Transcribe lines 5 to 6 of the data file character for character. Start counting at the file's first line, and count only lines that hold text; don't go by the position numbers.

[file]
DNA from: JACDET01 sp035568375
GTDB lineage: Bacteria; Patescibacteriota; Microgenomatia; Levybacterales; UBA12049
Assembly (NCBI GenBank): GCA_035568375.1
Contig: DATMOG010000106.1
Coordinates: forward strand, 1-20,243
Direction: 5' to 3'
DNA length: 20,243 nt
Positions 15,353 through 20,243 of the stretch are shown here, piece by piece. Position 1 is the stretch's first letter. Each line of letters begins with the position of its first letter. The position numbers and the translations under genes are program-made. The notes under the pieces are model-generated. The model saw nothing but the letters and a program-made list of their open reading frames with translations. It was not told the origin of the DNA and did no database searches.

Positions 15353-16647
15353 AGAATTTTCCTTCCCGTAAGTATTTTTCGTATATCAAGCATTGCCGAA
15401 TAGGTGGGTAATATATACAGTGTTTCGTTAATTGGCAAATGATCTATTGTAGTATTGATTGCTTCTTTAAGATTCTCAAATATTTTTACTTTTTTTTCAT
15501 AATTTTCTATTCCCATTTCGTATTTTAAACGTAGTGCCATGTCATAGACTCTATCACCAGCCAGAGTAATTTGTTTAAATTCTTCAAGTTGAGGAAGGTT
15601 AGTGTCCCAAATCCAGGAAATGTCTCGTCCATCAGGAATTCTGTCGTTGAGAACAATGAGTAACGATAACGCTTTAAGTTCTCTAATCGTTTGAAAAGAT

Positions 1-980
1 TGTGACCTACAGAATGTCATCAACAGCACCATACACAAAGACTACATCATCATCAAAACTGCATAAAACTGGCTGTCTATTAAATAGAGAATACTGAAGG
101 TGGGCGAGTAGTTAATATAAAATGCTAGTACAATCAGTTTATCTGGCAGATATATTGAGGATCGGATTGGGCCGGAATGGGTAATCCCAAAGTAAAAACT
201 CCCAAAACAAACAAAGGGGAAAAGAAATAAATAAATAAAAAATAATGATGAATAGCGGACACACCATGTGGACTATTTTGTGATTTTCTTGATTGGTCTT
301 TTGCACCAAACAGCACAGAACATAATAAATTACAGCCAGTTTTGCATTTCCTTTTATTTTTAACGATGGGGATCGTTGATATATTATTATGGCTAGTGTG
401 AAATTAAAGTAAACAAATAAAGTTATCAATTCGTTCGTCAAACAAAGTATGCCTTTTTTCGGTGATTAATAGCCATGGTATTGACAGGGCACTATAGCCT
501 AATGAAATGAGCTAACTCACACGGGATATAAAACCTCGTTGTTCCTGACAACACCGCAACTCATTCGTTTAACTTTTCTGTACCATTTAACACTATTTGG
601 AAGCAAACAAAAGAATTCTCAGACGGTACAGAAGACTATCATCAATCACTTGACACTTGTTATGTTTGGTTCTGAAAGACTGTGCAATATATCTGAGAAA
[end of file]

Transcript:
Coordinates: forward strand, 1-20,243
Direction: 5' to 3'